Journal of Strength and Conditioning Research, Journals, Science

Strength and Conditioning Research the TL;DR Version – March 2015

First of all dear reader apologies for missing out on February I haven’t been keeping this blog up to date as I would like. Something I plan to remedy in the immediate future.


Blood pressure during resistance exercise pregnant vs non pregnant women.

  • 10 pregnant (22-24 weeks and mean age 25) and 10 non pregnant women (average age 25) took part in the study.
  • It involved 5 sessions using Pec Dec fly and leg extension exercises.  Session 1 involved working out their 1 RM and the next 4 sessions involved either 1 or 3 sets of 15 using 50% of their 1RM for both exercises.
  • Researchers looked at – Heart rate, Dystolic blood pressure, Systolic blood pressure, mean blood pressure and oxygen consumption during the exercise conditions.
  • Leg extension had a greater effect on heart rate and blood pressure than chest fly.  Pregnant group had a lower blood pressure in all conditions.
  • Researchers concluded resistance training to be safe for pregnant ladies.

TL;DR – 50% of your 1RM on machine weights is perfectly safe if your pregnant.


Effects of 12 weeks of supervised resistance training in Patients who have underwent gastric band surgery

  • 15 Patients volunteered for the study they where split into two groups – resistance training group (n=7, average age = 53.6) and usual care (n = 8, average age = 44).
  • Before the 12 weeks baseline measurements where taken for Body weight, body composition, flexibility, hand grip strength and sit to stand test.
  • No difference was found in body weights or body composition both groups lost significant amounts of weight.
  • Resistance trained group where more flexible, had a better v02 max and did better in sit to stand test.

TL;DR – Resistance training makes untrained people more flexible and stronger.


Effect of Box Squat, Band Squat and Stretching on lower body power.

  • 12 participants took part in the study which involved 3 different conditioning/warm ups. 1 – 3×3 @ 3RM box squat, 2 – 3×3 with heaviest resistance bands available and 3 – 30 second static stretch for muscles of the lower body.
  • Lower Body power was assessed using squat jump performed with 20 kg in a smith machine using a linear transducer and was performed pre-warm up, 5 and 10 minutes post.
  • Box squat and Band squat both significantly improved power output 5 and 10 mins post warm up whist static stretching reduced power output.

TL;DR – performing squats with weights or bands can increase lower body power bands are less expensive and easier to transport.


Relationship between Vertical and Horizontal jumps and muscular performance.

  • 17 subjects completed a battery of tests – 30m sprints, muscle stiffness test, ultrasound measures and a mixture of jump testing (countermovement jump, drop jump and squat jump all done on two legs and one leg.)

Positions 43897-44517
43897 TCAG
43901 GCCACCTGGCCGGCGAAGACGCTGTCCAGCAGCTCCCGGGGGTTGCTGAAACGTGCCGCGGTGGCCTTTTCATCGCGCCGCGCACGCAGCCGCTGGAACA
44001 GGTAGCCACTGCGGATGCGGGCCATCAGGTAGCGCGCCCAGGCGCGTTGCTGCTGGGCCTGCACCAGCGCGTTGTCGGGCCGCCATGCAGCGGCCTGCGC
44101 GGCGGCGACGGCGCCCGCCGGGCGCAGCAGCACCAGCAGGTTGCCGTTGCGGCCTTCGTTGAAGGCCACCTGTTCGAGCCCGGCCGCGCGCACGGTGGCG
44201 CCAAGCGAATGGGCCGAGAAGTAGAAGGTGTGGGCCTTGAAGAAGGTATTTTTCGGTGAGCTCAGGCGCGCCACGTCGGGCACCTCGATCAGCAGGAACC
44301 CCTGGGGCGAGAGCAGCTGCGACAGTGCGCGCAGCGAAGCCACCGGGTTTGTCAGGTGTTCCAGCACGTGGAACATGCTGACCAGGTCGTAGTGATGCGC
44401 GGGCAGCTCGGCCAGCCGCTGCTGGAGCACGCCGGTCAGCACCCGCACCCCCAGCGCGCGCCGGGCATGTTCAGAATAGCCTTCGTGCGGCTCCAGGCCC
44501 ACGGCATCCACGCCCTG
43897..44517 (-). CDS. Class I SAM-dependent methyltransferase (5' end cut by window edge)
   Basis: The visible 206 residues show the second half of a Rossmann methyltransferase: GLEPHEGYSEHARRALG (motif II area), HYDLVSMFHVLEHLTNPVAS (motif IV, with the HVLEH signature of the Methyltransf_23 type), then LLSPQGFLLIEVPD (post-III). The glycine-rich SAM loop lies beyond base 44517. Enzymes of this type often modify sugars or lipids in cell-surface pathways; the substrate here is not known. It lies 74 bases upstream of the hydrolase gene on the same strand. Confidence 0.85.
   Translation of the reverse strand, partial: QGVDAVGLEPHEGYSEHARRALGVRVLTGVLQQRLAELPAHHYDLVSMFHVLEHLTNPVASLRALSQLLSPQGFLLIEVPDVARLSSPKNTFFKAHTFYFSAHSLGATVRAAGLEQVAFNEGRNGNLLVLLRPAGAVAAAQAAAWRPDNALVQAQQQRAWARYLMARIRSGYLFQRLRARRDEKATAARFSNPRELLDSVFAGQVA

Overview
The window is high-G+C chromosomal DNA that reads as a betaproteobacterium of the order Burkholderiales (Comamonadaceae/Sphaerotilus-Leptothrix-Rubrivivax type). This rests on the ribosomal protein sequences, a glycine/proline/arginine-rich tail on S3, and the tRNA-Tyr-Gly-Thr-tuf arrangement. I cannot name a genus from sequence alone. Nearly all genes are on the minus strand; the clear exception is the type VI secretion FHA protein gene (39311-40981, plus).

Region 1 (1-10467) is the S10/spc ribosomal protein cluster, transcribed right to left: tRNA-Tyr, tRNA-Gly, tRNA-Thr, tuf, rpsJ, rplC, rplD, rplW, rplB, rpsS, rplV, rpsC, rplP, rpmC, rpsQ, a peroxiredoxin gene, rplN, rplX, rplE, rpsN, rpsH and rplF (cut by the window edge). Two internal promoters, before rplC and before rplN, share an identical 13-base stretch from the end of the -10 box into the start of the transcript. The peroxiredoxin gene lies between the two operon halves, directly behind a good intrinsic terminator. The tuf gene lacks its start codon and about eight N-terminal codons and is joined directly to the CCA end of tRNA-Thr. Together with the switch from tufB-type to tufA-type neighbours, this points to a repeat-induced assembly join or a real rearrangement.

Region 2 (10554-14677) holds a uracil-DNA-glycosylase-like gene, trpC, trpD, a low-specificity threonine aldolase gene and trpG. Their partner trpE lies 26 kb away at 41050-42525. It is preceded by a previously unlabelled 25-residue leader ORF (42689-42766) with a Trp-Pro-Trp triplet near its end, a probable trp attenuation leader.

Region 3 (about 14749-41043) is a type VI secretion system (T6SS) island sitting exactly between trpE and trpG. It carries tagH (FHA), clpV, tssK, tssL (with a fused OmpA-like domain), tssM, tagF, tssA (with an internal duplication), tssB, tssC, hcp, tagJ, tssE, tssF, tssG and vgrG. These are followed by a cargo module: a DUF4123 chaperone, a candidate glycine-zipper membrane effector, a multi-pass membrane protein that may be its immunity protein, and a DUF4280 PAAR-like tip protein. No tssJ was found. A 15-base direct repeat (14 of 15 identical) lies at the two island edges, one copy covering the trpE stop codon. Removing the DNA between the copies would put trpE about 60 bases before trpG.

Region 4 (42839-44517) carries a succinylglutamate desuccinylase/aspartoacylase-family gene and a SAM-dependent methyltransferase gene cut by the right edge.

• Horizontal peak and mean forces had a better relationship to sprint speed than did vertical measures.
  • All jump variables showed large and very large relationships to sprint speed with one legged tests tending to have a better relationship vs two legged jumps.
  • Muscle stiffness or architecture showed no relationship with speed.

TL;DR – horizontal single leg jumping probably is your best single best bet for a jump test to predict sprint speed over 30m.


Are three contact bouts reflective of repeated high intensity bouts in rugby league?

  • GPS systems defined a repeated high intensity effort as 3 or more efforts (running or contact) that take place with short rest periods.  It has been suggested that after a number of such bouts players become less effective due to fatigue.  However there is little evidence for this.
  • This study set out to look at this.  12 semi professional rugby leauge players took part in 3 conditioning. 2 x 10 minute halfs of off side touch where performed with one of 3 conditions. 1/2/3 contact efforts each contact effort was performed every 2 minuites and consisted of 5 seconds of wrestling.
  • GPS was used to determine the movement demands of the game.
  • Single contact bouts reduced the running distance trively, 2 contact bouts produced small reductions and 3 contact bouts produced moderate reductions in running distance.
  • The authors concluded that contact sport athletes should perform contact efforts mixed with running and maintaining intensity to develop their sports specific fitness.

TL;DR – if you want to condition for rugby you need to hit stuff and run.


Conditioning games vs High intensity intermittent training for handball.

  • Eightteen highly trained handball players took part in the study.  They were assigned to either HIT or small sided games for an 8 week period.  HIT consisted of 12 to 24 reps of 15 seconds of running interspersed with equal rest.  Small sided games where played as 3 v 3.
  • Exercises duration and recovery where matched for both conditions.
  • Both groups showed significant improvements in Yo-Yo level 1, 10 and 20m sprint times, Hand ball agility test, 1 RM bench press and countermovement jump.
  • Conclusions of the researchers where that both where efficient fitness regimes and small sided games might be prefered for in season training.

TL;DR – con games and MAS running are as effective as each other for Handball players.

Leave a Reply